Heading to the Golden Ultra, mountains of British Columbia, in a few days: How I trained

Photo: Dave Best/Golden Ultra

Photo: Dave Best/Golden Ultra

I’m leaving in two days for the Golden Ultra. Multi-day staged races are definitely my favourite ultramarathon format, and this one intrigued me as soon as I heard about it. Most multi-day ultrarunning events are kind of the same from day to day – usually between 20 and 50 km of hilly running per day for five or six days (and sometimes with a 70 or 80 km overnight stage thrown in). But the three-day Golden Ultra (aka Blood, Sweat and Tears) is different:

Day 1 (the Blood) – 5 km, but with 1000 m vertical gain

Day 2 (the Sweat) – classic 55 km mountain ultramarathon (2500 m vertical gain and loss along the way)

Day 3 (the Tears) – a 20 km trail run on rolling, relatively flat, trails (total 400 m vertical gain and drop)

So this is more like three completely different races, each one suited to different types of runners: hill-climbers OR ultrarunners OR half-marathoners. Few people are all three! (And there is the option of entering for just one of the days… but of course it is the full three-day event that captivates me).

So, for me, my main goals are:

  1. Don’t blow my legs out on the first big-uphill day, because there is still a long way to go.
  2. Don’t let my feet swell after the 55 km ultramarathon day – or I won’t be able to run the final day.
  3. Try to train well at running so I won’t be embarassingly slow on that third, supposedly very runnable day.
  4. Don’t get injured – because I am racing the 7 day Kalahari Augrabies Extreme Marathon, in South Africa’s Kalahari Desert, only 4 weeks later!

So, now, how have I gone with my training to achieve those goals?

The big uphill: 300 vertical metres of this. And we did it twice!

Hiking the Inlet Trail with Nikki last year. I’m on this trail nearly every week.

1. Well, I’ve done a real lot of hill-climbing (as well as a little bit of leg weights) so I think I am in the best climbing shape I have ever been. In the last two or so months I’ve done Della Falls (still waiting for Dave to do that blog post), Mt. Arrowsmith, Mt. Adder, Mt.Klitsa, Mt. Albert Edward in Strathcona, the Castle Crag/Mt.Frink/Albert Edward loop in Strathcona and – the highlight of the summer (blog post not uploaded yet, sorry!) – the Buttle Lake to Mt. Washington Augerpoint Traverse! These hikes all have elevation gains of 1000 m or more. And I have also trained on our usual “back yard” uphill hikes a lot too, like the CPR trail, and up the start of the Alberni Inlet Trail (same hike I did with Nikki Scott last year, when we were prepping for the Squamish 50k. Coincidentally, Nikki is one of the organizers of the Golden Ultra!).

2. I’ve trained as well as I can so my feet won’t be “shocked” by the effort and swell. I’ve done a lot of really long days – in particular, those three big Strathcona days three consecutive Tuesdays: 8.5 hrs then 9.5 hrs then 13.5 hrs. I’ve also done a lot of back-to-back days – either two big hikes in a row, or a big hike followed by a hilly run. So my body is pretty accustomed to that kind of thing: the amount of hours and the fatigued muscles. And I will have electrolyte pills along (and use them) for the race. And I’ve just ordered new Injinji compression socks for running and recovery too. Those are the things you can do to try to minimize foot swelling. Beyond that, there still is a little bit of a luck-of-the-draw component there. But I think I am set up pretty well.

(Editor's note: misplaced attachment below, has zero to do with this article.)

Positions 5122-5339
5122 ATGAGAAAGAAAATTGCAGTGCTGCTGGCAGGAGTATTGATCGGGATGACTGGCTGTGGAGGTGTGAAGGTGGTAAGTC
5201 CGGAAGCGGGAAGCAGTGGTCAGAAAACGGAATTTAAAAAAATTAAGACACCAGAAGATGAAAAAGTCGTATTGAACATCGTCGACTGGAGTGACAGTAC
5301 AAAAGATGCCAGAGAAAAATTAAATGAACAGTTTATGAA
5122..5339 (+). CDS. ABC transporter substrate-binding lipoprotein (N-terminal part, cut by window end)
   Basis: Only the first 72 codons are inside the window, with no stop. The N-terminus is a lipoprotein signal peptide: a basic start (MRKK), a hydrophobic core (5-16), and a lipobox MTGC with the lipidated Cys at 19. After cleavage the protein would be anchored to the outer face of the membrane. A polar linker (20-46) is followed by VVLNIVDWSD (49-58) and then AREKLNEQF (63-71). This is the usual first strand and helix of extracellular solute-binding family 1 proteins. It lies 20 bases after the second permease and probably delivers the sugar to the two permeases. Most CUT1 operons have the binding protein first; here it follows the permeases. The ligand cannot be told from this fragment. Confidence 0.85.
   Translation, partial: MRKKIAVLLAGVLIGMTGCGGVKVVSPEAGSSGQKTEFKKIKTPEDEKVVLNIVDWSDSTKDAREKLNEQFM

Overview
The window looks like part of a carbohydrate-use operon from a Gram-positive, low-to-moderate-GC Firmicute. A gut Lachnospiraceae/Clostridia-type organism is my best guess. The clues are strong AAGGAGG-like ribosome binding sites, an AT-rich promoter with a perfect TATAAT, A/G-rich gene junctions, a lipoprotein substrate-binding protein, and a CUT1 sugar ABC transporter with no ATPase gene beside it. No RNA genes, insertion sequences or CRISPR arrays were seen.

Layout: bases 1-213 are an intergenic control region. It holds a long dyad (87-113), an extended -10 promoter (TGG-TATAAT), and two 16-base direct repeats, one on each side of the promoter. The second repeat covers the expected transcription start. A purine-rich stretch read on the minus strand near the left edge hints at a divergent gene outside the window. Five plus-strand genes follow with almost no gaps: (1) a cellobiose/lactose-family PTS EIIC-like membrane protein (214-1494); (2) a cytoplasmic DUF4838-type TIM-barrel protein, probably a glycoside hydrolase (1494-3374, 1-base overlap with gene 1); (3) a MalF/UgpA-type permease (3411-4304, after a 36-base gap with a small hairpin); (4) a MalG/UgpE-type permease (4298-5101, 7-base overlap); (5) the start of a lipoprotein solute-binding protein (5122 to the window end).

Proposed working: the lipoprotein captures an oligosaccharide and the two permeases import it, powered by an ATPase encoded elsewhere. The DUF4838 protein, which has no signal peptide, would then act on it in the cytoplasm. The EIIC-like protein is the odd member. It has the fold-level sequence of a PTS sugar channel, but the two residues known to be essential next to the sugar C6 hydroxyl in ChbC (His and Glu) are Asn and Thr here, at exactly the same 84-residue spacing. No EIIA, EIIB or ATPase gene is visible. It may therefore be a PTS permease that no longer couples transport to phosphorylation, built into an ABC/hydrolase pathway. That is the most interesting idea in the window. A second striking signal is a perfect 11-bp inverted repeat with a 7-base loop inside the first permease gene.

You get up on a beautiful plateau with lots of little tarns. You can see theMt.Albert Edward ridgeline behind me here - I'll be going up it around the right side of the photo, thentraversing it to the left. You can't see the peak of the mountain yet from here - it's behind the ridge.

Heading up Mt. Albert Edward in July. I did lots of big mountain hikes and runs this year.

3. Well… I am still not a fast runner. I was really good with my long hikes training… but probably could have done a bit more with the long fast runs. I did get going on some HIIT (high intensity interval training) which supposedly helps with speed… also have been taking iron supplements these last two months. Low iron is a very common issue with female runners, and I definitely have problems with that.

4. And then I will just have to go safe and smart. I am probably in the best shape I have ever been in my life (at age 51!!) – maybe not my fastest ever, but definitely my strongest, and recovering really well and quickly after big days. So I am in good shape in that department. I’lljust have to be careful, and make sure I don’t get hurt.

So there you go. I leave here Thursday, flying into Calgary and then driving out to Golden. The race starts with that first short but steep leg on Friday afternoon, so I will have some time up my sleeve to relax and get a good sleep there the night before. I’ll be staying at the official host hotel, Kicking Horse Lodging’s Glacier Mountaineer Lodge (which has a hot tub and sauna!) – so many thanks to the race organizers and the host hotels for arranging this! What a treat, to have such luxurious accommodation while running such a wild and rugged multi-day ultramarathon. Wish me luck!

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  1. #1 by Lynn Kenneth Pecknold on September 16, 2015 - 7:14 am

    Good Luck and Lots of energy your way. Thanks for your inspiration, Jackie!
    Regards,

    Lynn

    • #2 by Jacqueline Windh on September 16, 2015 - 9:06 am

      Thanks, Lynn! I’m looking forward to this one – hope the weather is OK. I definitely do better in heat than in cold…

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